This is not a book review.
I've not read the book, though it will be one of the next things I read, and perhaps I will review it then.
But let's look at some of the author's statements about his work, statements with which I largely agree. Dr. Robert Epstein is interviewed in this article by a reporter from HSLDA's The Court Report:
Court Report: How did you become interested in the topic of the teen brain?
Dr. Robert Epstein: I initially became interested because one of my older sons, at age 14 or 15, was very mature. And I was curious why he was forced to go to high school, why he was not allowed to work, why he was not allowed to own property, to sign contracts, and so on. He had a good business sense, for example. He would have loved to have started a business, but he wasn’t allowed to do much of anything by society.
That got me interested in teen capabilities in general. And the more I looked into it, the more I found that teens have enormous capabilities that we seem to have forgotten about as a culture. In many ways, they’re far superior to adults—in their memory abilities, in intelligence, and in their perceptual abilities, for example.
Then I couldn’t help but notice these headlines—one after another after another—about the so-called “teen brain.” I said, “Wait, this doesn’t seem right—that teens have a brain that necessarily causes them to be irresponsible and incompetent. That can’t be right.” Teen turmoil is often entirely absent in other cultures, so a universal “teen brain” can’t possibly exist. When I looked carefully at the research said to support the idea of a teen brain, I found nothing there. Claims of a teen brain constitute scientific fraud, in my view.
Next month, my eighth child will become a teenager. Through the years our observations of this mythical "teen brain" have been largely consistent with Dr. Epstein's. We haven't seen anything resembling the current politically correct thinking that adolescents have something intrinsic to their brains that causes them to be irresponsible and incompetent. In fact, we've seen the opposite: the development of their brains, along with their behavior, is remarkably consistent with their parents' expectations and willingness to invest them with adult responsibilities and meaning. (Okay, I might make an exception for adolescent boys of driving age. Sorry, but I think 16 is pushing it.)
If you look through most of human history or you look at many cultures today, you find that teens spend most of their time learning to become adults. Here, they spend most of their time trying to break away from adults.
Told something often enough by those with enough letters following their names, we accept it too easily. And the current coalition of educational philosophy, developmental psychology, and pharmaceutical psychiatry has convinced us that the adolescent is a different animal, one which needs and deserves and has a right to treatment and considerations all its own. Schools have bought into it, churches bow to it, families order their lives around it.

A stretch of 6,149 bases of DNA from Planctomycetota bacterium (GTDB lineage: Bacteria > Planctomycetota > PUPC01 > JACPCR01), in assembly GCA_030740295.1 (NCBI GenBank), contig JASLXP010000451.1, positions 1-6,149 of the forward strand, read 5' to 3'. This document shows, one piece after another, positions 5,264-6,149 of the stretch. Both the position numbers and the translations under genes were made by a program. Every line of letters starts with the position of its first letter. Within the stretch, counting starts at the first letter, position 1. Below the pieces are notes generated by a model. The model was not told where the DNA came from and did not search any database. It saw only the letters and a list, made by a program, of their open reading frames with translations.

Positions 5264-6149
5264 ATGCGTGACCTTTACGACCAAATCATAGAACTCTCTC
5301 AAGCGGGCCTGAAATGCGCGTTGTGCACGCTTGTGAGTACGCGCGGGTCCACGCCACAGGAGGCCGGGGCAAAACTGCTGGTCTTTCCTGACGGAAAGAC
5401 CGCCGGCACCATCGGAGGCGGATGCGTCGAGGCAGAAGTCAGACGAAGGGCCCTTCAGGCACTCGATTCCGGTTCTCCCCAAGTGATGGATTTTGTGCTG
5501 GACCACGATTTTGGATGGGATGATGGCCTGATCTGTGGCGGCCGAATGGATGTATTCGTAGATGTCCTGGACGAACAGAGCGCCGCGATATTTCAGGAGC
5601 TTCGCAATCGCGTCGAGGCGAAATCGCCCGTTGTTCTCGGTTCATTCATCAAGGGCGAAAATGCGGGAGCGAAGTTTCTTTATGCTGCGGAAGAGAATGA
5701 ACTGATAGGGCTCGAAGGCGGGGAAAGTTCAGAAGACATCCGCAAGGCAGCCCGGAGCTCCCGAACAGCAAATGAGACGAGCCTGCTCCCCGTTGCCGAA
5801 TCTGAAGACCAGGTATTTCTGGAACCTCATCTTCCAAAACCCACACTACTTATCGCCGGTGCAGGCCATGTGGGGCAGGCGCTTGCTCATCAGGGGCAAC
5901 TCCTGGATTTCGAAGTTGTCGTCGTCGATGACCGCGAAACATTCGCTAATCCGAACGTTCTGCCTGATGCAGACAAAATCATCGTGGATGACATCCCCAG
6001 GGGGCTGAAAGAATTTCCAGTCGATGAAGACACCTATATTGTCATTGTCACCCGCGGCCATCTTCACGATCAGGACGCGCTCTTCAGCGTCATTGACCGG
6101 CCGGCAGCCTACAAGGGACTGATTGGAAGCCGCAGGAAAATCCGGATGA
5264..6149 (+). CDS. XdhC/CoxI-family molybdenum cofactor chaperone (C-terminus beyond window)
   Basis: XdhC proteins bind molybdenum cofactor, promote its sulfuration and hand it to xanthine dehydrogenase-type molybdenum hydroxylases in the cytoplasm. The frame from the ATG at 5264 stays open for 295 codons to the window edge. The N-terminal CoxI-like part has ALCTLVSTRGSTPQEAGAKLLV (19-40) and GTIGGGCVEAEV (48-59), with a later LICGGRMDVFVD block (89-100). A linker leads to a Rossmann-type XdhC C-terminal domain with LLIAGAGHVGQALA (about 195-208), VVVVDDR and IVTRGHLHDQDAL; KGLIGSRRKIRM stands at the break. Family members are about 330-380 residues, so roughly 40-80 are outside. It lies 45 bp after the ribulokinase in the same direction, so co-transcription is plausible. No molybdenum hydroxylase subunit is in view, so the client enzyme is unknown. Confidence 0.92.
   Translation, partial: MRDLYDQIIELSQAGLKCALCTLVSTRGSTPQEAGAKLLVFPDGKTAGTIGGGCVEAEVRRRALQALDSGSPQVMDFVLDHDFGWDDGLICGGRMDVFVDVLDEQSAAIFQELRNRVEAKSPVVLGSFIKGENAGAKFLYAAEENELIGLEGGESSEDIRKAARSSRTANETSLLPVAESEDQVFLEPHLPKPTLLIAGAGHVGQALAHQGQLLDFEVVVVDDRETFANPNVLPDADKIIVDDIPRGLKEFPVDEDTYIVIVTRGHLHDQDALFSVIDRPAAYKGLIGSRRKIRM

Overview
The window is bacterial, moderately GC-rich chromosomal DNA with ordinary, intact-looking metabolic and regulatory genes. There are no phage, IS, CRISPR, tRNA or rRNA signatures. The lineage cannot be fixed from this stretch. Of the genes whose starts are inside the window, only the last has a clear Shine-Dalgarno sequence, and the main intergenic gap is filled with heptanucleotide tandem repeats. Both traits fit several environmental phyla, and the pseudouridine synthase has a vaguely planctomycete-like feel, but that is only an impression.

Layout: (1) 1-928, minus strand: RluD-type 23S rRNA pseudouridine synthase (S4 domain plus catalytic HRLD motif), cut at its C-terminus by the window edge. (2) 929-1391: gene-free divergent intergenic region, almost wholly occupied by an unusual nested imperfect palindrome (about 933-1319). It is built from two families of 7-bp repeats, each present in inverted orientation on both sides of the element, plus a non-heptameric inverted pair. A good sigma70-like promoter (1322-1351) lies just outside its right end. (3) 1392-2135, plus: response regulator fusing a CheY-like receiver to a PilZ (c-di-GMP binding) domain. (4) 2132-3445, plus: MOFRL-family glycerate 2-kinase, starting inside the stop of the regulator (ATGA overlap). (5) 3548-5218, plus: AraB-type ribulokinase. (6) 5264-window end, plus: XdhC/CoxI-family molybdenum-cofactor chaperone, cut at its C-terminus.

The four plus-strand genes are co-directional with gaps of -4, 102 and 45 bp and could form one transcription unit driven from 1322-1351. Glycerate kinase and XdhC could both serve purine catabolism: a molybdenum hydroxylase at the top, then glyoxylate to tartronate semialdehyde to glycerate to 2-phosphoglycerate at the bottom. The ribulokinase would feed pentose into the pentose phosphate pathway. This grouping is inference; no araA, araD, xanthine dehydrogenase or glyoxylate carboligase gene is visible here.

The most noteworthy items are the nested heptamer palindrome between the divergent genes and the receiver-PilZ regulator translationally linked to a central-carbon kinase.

But if the basis is biological and not cultural, why do the phenomena that we observe in modern western civilization not square with what the rest of the world, indeed the rest of history, proclaim? If it wasn't observable in the "youth" of ancient Egypt or in the European Middle Ages or during the U.S. Civil War or in today's tribal cultures of central Africa, then it doesn't play at all, does it?
The interview goes on to address one of our favorite topics as home educators, that of "socialization":
You argue that instead of the teen brain causing teen turmoil, the cause is actually society, and in part, the peer influence found in public schools. As a psychologist, what is your definition of socialization?
Socialization is just a process by which we learn to be part of a community. So the question is, what community do we want our young people to learn to be part of? Some parents have said to me, “Aren’t school and high school, in particular, very important for socialization?” And my emphatic answer is no, because we do not want young people socializing with each other. We want them to learn to join the community that they’ll be part of their whole lives. We want them to learn to become adults. Right now, they learn everything they know from each other—that’s absurd, especially since teens in our society are controlled almost entirely by the frivolous media and fashion industries.If you look through most of human history or you look at many cultures today, you find that teens spend most of their time learning to become adults. Here, they spend most of their time trying to break away from adults.
Dr. Epstein has written a book exposing the myth of the teen brain and then has submitted some concrete proposals for how we might more efficiently, productively, and compassionately incorporate the huge assets of adolescent energy and intelligence into our adult world. Some of Epstein's proposals may sound draconian, and I may not agree with his whole approach. (In fact, my reading of some of the book reviews assures me that I won't.) But none of them seem as risky as our 20th century experiment with universal, mandatory, publicly-financed institutional education and keeping our young adults away from the real world, a world from which too many of them are alienated and disconnected by the time it's time for them to finally join it.
And the results surely couldn't be any worse.hat tip: dina